It’s compact and gentler on clothes than your regular dryer, and has a pretty decent capacity given its size (13.8 pounds of wet laundry).
How the spin dryer works (and helps the environment):
You fill it with wet clothes, either straight from your washer or after a short cycle in your regular dryer.
You plug it in (uses a conventional 110V outlet).
You close the lid and watch the water drain out of the bottom.
You’ll want to place a small bowl or other item to catch the water on the floor.
In 2-3 minutes, you retrieve your clothes, which will be mostly dry.
They’ll still need to dry a bit more hanging in the closet or dry them in the regular dryer for a short time.
During a normal laundry cycle in my house, it takes me approximately 9 minutes to dry the clothes from my washer using the spin dryer (about three spin dryer loads from one washer load).
Then they all get tossed into the regular dryer for a shorter 20 minute cycle.
At that point, they’re completely dry.
The upside: I’m taking it easier on my clothes, and I’m saving energy.
The downside: I now have an extra step to take during my laundry chore.
Note: Laundry Alternative also has a travel-sized spin dryer, which works much like swim suit dryers do in upscale locker rooms.
It’s perfect for taking on the road in an RV or while camping, though would be too cumbersome to bring during air travel or short trips.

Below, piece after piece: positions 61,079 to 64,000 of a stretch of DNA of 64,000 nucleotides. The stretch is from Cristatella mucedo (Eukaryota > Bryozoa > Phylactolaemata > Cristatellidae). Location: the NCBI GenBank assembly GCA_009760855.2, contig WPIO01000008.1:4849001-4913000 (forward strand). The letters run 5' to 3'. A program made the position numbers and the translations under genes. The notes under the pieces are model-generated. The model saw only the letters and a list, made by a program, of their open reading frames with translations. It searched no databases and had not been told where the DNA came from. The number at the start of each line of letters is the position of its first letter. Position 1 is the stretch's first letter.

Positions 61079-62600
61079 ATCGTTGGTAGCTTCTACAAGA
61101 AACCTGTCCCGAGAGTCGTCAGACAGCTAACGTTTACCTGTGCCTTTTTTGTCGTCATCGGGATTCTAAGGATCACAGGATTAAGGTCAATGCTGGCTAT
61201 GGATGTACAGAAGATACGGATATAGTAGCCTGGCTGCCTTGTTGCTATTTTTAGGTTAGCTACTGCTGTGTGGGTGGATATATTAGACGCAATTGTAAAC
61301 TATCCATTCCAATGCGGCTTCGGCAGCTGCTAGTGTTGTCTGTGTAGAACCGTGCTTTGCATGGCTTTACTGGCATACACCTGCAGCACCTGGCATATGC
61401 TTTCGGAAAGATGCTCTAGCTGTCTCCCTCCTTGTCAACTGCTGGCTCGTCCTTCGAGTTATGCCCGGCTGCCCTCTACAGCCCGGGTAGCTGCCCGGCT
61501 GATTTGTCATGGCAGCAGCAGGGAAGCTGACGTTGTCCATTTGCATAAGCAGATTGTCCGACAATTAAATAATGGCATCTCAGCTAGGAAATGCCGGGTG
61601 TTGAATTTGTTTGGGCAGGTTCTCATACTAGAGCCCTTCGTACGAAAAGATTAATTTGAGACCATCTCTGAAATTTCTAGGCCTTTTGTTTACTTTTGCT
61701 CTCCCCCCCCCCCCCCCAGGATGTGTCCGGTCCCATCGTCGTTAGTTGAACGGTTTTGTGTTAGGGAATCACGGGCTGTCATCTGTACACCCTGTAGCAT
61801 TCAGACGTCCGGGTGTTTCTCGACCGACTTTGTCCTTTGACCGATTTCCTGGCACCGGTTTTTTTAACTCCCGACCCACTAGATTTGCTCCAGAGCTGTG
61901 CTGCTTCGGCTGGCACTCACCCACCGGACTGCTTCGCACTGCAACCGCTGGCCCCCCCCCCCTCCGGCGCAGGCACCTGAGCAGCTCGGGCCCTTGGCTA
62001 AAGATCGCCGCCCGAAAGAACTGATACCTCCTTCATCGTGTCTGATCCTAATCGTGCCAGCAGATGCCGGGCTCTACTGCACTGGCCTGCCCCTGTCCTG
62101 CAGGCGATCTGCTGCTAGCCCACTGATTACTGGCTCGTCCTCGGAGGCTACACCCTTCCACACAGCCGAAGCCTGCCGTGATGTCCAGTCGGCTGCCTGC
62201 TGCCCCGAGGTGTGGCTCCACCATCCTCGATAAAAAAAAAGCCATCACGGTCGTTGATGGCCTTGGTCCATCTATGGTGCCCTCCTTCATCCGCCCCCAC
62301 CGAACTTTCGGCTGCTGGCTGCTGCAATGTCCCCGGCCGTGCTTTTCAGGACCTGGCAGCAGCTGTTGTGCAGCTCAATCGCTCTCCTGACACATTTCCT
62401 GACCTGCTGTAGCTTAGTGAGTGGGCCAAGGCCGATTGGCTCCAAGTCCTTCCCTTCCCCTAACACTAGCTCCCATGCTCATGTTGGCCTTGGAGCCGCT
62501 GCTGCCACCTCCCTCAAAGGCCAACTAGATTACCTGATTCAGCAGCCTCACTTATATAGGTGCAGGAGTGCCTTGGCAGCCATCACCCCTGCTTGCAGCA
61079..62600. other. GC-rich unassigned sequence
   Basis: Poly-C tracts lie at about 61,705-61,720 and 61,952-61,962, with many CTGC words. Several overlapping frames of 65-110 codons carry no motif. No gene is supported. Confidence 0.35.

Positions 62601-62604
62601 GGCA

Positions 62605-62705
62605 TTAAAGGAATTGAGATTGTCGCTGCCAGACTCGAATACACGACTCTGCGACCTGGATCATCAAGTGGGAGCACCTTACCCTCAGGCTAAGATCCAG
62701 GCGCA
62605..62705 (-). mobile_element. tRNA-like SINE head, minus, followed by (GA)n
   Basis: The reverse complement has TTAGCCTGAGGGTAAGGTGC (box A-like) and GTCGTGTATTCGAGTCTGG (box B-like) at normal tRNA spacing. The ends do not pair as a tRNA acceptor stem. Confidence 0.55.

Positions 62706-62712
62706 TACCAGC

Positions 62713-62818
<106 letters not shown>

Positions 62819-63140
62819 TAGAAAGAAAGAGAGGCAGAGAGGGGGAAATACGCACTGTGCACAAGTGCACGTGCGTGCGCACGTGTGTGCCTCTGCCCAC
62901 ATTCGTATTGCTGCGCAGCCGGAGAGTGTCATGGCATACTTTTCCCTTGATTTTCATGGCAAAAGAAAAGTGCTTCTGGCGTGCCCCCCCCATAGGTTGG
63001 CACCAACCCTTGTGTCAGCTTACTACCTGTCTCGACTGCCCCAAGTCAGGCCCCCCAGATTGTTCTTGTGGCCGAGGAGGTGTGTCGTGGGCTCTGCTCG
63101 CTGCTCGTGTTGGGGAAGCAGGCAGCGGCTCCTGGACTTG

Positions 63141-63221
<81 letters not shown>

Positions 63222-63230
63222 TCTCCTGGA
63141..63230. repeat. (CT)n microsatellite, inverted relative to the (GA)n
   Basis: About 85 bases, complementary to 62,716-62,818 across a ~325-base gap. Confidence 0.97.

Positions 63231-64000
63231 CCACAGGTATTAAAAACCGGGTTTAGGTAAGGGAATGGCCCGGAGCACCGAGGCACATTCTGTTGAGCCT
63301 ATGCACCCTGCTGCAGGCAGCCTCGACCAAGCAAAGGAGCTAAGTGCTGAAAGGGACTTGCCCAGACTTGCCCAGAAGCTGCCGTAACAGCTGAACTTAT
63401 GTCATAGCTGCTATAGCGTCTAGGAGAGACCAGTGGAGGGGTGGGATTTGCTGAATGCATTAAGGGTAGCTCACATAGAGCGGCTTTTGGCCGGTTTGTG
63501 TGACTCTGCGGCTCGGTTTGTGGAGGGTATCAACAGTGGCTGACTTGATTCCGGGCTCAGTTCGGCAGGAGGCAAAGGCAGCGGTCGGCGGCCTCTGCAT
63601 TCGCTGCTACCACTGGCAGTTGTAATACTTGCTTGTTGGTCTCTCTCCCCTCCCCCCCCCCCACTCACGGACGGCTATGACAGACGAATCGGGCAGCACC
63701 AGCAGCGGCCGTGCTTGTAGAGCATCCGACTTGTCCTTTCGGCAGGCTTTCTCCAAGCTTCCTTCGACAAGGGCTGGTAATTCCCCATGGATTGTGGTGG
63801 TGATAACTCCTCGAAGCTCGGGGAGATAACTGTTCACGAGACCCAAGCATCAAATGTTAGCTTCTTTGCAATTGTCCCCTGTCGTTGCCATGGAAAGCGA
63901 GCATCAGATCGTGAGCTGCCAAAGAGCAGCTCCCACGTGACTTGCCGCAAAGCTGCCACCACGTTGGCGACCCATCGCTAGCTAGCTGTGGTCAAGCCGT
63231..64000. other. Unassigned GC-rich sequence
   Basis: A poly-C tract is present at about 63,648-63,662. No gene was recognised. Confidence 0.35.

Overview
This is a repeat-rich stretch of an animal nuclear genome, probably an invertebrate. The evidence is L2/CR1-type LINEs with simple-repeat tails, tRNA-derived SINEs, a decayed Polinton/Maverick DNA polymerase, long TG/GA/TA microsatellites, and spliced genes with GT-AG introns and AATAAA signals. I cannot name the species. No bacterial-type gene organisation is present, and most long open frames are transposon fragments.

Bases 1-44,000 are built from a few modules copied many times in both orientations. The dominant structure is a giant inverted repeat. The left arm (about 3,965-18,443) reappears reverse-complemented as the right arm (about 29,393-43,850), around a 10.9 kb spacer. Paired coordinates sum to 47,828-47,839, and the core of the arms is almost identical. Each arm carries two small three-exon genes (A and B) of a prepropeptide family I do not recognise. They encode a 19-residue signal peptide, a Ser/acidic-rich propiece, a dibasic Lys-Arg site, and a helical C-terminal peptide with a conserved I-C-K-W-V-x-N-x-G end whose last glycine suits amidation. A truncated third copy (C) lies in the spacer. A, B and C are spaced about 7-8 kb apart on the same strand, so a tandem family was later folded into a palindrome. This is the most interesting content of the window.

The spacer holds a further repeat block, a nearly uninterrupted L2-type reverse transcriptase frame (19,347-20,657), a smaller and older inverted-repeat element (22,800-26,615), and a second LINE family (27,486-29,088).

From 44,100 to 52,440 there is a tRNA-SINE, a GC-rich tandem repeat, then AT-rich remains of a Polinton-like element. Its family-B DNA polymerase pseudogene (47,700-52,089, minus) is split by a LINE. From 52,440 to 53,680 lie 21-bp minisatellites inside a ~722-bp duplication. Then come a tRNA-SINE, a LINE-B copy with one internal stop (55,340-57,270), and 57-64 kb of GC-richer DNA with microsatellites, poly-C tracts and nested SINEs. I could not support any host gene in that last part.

Skip the dryer altogether
If you have outdoor space and sunshine, you can use a spin dryer solo (without the traditional) or skip the dryer altogether.
Yes, you can hang your clothes outside like your grandma did, on a line.
I’ve seen this done more and more often in my Oregon neighborhood, and will consider it when the rain stops.
You can buy a clothesline for under $50.
Do less laundry!
Is it really dirty?
I ask my kids this all the time, after they’ve tossed a shirt into the laundry bin after wearing it for 15 minutes.
Now, most of the time, my boys’ clothes are as muddy and sweaty as you’d expect, but I’ve been teaching them to conserve on the laundry front when possible.
This means that items that don’t get very dirty, like pajamas, get two wears (or more) before going into the drum, and jackets and gloves are set out to dry instead of being tossed in the dryer.
Use energy-efficient appliances
You don’t have to use an eco-friendly dryer alternative to conserve energy.
Everyone knows to look for the Energy Star logo, but when shopping for a new washer or dryer, it also helps to know the following:
Top loading washers are less energy-efficient and use more water.
Stainless steel tubs can withstand faster spinning, which means shorter washing and drying times.
It’s better to buy a moderately-priced front loader than the highest end top-loader.
Environmentally Friendly and Eco living:
Environmentally Friendly Green Furniture
Green Spring Cleaning Checklist: 8 Tips for Your Home
What Makes a Home Eco
What do you do to keep your laundry practices eco-friendly?
Share your green laundry tips!